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By Bruce Campbell
We profess to love democracy in America but, much like family members avoiding a loved one’s personal issues, we’re a nation in denial about problems with our democratic system. Less than 60% of eligible voters participated in the 2004 presidential election. And that was considered high relative to previous years. (Do the math: the current president received support from less than 30% of the voting age population.) In Minnesota the last two governors took office with less than 50% of the vote (Ventura got 37%, Pawlenty 44%). It’s no wonder that politicians often cater exclusively to their hard-core base of support when they craft legislation or speak publicly. This is a problem for political representation . . in a. representative democracy no less.
The Hopkins City Council met on January 17, 2006, for a public hearing on the proposed charter amendment to use Instant Runoff Voting for city elections.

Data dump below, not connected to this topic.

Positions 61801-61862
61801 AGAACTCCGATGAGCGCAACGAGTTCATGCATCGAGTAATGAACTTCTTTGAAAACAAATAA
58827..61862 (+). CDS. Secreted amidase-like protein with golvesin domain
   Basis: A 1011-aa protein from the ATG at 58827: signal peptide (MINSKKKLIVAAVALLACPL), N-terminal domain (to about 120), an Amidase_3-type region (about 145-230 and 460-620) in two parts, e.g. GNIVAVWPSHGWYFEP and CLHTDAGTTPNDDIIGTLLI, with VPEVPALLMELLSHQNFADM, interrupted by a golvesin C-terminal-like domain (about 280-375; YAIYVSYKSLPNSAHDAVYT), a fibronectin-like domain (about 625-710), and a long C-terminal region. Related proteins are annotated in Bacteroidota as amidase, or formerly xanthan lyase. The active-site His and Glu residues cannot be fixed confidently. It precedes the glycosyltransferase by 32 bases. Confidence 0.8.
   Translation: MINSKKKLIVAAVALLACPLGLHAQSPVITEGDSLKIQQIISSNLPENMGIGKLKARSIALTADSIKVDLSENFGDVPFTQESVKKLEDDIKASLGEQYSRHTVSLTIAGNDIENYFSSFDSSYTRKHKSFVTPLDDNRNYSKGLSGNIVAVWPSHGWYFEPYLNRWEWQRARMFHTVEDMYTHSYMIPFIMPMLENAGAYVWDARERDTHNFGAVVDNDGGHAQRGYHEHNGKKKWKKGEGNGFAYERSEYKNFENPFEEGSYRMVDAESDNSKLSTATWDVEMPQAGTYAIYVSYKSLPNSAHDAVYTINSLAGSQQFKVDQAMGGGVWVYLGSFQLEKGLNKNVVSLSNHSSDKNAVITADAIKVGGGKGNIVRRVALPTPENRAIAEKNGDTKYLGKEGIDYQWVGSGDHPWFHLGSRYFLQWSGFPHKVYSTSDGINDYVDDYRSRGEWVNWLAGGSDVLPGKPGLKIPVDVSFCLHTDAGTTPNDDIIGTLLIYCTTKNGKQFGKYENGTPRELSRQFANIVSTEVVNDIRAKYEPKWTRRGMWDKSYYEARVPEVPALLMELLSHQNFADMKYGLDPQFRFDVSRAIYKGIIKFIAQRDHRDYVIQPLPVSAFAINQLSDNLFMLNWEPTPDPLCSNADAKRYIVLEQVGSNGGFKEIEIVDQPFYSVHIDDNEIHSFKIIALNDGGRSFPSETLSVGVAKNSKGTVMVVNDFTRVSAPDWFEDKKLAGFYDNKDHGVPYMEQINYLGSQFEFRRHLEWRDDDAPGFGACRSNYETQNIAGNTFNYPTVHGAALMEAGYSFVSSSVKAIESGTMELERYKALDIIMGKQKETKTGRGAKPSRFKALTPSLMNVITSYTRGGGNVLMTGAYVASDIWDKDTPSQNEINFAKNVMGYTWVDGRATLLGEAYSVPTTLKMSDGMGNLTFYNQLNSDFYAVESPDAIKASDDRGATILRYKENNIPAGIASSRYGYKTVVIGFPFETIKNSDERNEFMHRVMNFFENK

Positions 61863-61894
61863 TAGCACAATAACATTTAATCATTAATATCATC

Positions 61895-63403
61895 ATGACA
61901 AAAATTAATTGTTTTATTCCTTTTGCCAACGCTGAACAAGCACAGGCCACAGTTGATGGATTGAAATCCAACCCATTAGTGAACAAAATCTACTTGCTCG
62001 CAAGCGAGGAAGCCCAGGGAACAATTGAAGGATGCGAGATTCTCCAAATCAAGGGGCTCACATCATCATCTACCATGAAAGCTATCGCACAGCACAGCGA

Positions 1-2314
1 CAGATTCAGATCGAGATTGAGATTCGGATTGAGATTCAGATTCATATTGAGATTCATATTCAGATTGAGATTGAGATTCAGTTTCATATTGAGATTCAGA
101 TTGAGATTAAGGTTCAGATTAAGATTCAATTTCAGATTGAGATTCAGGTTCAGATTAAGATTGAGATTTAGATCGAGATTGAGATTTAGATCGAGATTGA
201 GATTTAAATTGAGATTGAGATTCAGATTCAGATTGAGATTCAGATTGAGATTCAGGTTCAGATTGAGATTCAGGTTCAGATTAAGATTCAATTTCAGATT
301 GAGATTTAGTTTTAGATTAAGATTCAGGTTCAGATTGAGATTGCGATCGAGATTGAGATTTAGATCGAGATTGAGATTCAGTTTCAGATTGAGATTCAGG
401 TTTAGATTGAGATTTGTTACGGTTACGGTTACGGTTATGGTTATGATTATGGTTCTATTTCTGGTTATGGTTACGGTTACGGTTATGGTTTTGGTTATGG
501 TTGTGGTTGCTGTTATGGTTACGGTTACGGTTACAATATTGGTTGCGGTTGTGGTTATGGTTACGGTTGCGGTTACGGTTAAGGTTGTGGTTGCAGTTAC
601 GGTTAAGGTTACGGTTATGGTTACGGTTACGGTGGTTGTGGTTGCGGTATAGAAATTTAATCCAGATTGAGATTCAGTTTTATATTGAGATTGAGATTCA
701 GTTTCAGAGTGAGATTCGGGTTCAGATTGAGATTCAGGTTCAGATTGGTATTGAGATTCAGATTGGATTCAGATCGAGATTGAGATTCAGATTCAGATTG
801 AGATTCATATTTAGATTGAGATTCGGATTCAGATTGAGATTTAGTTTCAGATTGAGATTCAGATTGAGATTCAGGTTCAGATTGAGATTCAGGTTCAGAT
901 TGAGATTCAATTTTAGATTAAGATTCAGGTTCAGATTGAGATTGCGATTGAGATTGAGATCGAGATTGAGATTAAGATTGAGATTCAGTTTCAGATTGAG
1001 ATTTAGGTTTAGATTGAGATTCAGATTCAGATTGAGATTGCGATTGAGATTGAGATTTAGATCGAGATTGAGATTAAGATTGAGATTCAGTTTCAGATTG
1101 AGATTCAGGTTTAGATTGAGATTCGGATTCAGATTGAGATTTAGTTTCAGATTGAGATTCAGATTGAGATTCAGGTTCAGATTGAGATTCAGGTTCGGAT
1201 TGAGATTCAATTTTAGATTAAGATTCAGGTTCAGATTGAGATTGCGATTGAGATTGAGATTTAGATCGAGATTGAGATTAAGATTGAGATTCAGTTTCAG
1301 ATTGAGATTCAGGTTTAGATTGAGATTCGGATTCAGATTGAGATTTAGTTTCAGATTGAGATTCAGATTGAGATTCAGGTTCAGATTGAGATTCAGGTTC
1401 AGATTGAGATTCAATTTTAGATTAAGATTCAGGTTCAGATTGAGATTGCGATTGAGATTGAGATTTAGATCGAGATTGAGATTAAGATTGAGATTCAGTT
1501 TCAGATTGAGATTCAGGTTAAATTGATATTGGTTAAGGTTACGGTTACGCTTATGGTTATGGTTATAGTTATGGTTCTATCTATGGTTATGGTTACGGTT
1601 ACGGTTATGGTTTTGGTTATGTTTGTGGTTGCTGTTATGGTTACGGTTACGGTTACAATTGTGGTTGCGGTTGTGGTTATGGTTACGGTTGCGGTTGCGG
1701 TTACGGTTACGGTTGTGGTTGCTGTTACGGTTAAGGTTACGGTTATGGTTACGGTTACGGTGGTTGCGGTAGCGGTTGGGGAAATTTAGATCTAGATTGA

A proposal would have Hopkins voters elect city officials in a new way-- by ranking them. The approach would ensure that the winner has majority support.
Star Tribune West Metro edition - Last update: January 10, 2006 – 10:49 AM
BY MARC INGBER - SUN NEWSPAPERS
(Created: Thursday, January 12, 2006 1:08 PM CST)
Better Ballot Campaign
3606 Harriet Avenue South
Minneapolis, MN 55409
Minneapolis Better Ballot Campaign Board of Advisors
January 6, 2006
December 12, 2005
Reforms Should Increase Turnout, Minority Inclusion
FairVote: The Center for Voting and Democracy http://www.fairvote.org/blog/?p=20
November 15, 2005
Takoma Park votes 84% for instant runoff voting